Fri, 05 Sep 2003

Verdict not end of story for Ba'asyir

The Jakarta Post, Jakarta

Muslim cleric Abu Bakar Ba'asyir, who has been sentenced to four years in jail for treason, could yet face terrorism charges, provided that police obtain new evidence after they question Hambali, who is now in U.S. custody following his recent capture in Thailand.

National Police chief Gen. Da'i Bachtiar revealed on Thursday that there was still a possibility that Ba'asyir could be prosecuted on terror charges if the police found from their questioning of Hambali that the 65-year-old cleric was in fact the leader of the Jamaah Islamiyah terror group and had been involved in terrorist outrages.

President Megawati Soekarnoputri has called up U.S. President George W. Bush to give Indonesian police access to Hambali, who has been sequestered by the U.S following his capture in Thailand last month.

"If we can interrogate Hambali, then we may be able to further investigate Ba'asyir's involvement in terrorism," said the four- star general after attending a Cabinet meeting here on Thursday.

In a landmark trial on Tuesday, Ba'asyir was cleared of primary charges of involvement in terrorism and of leading JI, a shadowy terror group linked to Osama bin Laden's al-Qaeda terrorist network, which has been blamed for the Sept. 11 attacks that killed more than 3,000 people in New York and Washington. JI has been linked to a series of terrorist attacks in Indonesia, including the Oct 12, 2002, Bali blasts that killed 202 people and the Aug. 5 JW Marriott Hotel blast that claimed at least 12 lives.

The court gave Ba'asyir only four years in jail, eleven years less than the prosecution had sought -- a sentence that has sparked criticism from many, both at home and overseas.

Western leaders, including Australian Prime Minister John Howard, expressed anger that Ba'asyir had been acquitted of the terrorism charges, saying that the verdict highlighted the problems that existed in the Indonesian legal system.

Despite the lenient sentence, a member of Ba'asyir's legal team, Wirawan Adnan, officially sought leave to appeal from the Central Jakarta District Court on Thursday.

Meanwhile, responding to the criticism of the court's verdict, the chairman of Indonesia's largest Muslim organization Nahdlatul Ulama, Hasyim Muzadi, called on all sides to respect the judgment.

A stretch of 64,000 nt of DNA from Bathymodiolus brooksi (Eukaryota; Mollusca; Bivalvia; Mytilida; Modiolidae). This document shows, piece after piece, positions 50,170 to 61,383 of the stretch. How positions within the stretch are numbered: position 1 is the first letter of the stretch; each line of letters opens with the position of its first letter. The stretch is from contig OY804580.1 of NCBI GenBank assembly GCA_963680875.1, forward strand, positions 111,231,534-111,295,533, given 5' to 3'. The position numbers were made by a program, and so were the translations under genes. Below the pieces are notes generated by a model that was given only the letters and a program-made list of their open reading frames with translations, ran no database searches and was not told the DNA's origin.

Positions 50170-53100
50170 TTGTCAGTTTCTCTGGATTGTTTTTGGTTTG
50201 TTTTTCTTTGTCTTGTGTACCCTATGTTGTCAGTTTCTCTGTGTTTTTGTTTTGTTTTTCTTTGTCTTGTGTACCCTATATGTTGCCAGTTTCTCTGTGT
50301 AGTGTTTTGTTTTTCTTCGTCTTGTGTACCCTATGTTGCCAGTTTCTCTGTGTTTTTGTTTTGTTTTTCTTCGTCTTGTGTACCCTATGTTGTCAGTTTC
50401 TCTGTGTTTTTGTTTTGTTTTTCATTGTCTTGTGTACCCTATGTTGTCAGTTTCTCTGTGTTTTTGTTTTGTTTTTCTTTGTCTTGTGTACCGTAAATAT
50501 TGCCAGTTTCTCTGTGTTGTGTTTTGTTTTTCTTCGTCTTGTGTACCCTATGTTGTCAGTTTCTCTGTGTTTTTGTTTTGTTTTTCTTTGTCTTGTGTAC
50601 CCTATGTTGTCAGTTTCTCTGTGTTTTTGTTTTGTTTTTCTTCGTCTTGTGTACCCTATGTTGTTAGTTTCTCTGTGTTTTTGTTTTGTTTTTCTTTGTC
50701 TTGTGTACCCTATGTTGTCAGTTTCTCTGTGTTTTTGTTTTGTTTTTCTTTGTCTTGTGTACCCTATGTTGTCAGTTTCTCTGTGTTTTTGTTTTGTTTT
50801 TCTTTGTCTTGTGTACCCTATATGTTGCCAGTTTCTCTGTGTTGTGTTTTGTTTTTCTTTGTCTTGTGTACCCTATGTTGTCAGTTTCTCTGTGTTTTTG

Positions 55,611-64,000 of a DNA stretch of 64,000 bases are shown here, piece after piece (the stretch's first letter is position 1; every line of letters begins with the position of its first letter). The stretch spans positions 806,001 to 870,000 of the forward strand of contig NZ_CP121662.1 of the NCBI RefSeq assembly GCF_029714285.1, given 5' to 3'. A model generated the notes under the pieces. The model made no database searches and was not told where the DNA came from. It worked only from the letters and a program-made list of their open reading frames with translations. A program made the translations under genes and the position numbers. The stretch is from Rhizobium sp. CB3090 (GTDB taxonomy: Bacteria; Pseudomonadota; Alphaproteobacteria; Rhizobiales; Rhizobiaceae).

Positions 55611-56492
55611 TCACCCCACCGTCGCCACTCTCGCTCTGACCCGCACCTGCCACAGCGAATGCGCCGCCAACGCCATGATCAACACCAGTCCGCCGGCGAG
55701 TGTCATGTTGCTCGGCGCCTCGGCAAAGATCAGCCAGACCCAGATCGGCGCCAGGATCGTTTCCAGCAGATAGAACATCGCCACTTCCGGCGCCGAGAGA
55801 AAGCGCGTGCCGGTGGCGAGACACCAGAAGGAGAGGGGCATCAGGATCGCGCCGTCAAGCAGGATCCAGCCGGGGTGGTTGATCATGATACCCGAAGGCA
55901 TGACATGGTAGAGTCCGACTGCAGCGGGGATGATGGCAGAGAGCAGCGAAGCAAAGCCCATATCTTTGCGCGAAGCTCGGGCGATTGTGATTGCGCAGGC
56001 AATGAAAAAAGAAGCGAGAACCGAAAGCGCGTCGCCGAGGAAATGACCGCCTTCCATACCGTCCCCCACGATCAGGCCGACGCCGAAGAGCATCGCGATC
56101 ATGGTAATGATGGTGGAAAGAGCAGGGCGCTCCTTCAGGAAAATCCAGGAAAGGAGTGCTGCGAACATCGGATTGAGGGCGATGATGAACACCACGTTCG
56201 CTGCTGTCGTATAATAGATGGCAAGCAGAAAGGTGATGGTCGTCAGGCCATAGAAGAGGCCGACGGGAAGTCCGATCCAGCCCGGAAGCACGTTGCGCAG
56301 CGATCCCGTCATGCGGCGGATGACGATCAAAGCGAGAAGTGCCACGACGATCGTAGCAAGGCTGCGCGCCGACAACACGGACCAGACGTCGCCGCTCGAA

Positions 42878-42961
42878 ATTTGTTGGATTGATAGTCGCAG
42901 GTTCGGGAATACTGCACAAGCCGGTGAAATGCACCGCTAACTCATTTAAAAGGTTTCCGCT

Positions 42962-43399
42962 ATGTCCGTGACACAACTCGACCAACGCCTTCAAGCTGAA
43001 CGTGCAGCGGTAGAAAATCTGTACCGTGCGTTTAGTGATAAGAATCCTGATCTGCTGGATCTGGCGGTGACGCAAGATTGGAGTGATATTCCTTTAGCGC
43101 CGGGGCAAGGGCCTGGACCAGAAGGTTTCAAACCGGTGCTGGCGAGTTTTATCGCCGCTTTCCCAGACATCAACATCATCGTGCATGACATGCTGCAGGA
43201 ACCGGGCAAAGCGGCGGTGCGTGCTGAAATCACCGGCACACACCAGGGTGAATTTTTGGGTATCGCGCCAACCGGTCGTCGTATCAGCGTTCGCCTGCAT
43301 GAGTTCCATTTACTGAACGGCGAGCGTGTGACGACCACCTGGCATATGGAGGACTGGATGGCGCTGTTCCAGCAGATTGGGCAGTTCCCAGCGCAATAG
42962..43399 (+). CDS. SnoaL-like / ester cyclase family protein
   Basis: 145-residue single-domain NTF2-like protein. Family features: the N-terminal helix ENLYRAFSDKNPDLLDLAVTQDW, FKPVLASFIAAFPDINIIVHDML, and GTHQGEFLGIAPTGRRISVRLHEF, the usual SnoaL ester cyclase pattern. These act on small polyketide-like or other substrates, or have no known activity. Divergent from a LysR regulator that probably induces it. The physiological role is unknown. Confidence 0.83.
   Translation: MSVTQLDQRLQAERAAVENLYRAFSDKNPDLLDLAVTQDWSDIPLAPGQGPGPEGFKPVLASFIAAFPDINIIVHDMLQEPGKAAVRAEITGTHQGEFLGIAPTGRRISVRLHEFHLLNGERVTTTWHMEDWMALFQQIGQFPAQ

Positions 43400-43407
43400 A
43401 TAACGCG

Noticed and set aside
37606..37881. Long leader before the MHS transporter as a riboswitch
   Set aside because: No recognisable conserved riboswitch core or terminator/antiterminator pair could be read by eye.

He said he could understand why Western countries were disappointed with the lenient sentence given to Ba'asyir as they had long been suspicious about the Muslim cleric's activities.

Separately, Syafii Ma'arif, the chairman of Muhammadiyah, the second largest Muslim group in Indonesia, regretted the verdict, saying that there were no strong legal reasons for the judges to have convicted the defendant.

He said the judges should accept the reality that the prosecutors' indictments were weak and, therefore, the High Court should accept the appeal.

Those who consider the sentence too lenient point to the fact that in respect of the treason charges laid against Ba'asyir, the Criminal Code provides for a maximum sentence of 15 years in jail, while for the offenses with which Ba'asyir was also charged, the maximum punishment is five years' imprisonment.

Despite increasing fears of terrorism around the world, Vice President Hamzah Haz warned Western countries, including the U.S., of political reasons being behind the terrorism waged by certain groups, saying that Indonesia was not anti-American but that Washington should try to build a just world and treat all nations equally.

He argued that all nations, including those that had Muslim majorities, opposed the use of terrorism, but that Western countries should also take care not to arbitrarily sideline Muslim nations.

The Vice President said Indonesia would continue to strengthen bilateral ties with Western countries, especially the U.S., in all fields.

"If we are anti-American, it means that we are not performing our duty as Muslims to show mercy in the world," he said during a meeting at his office.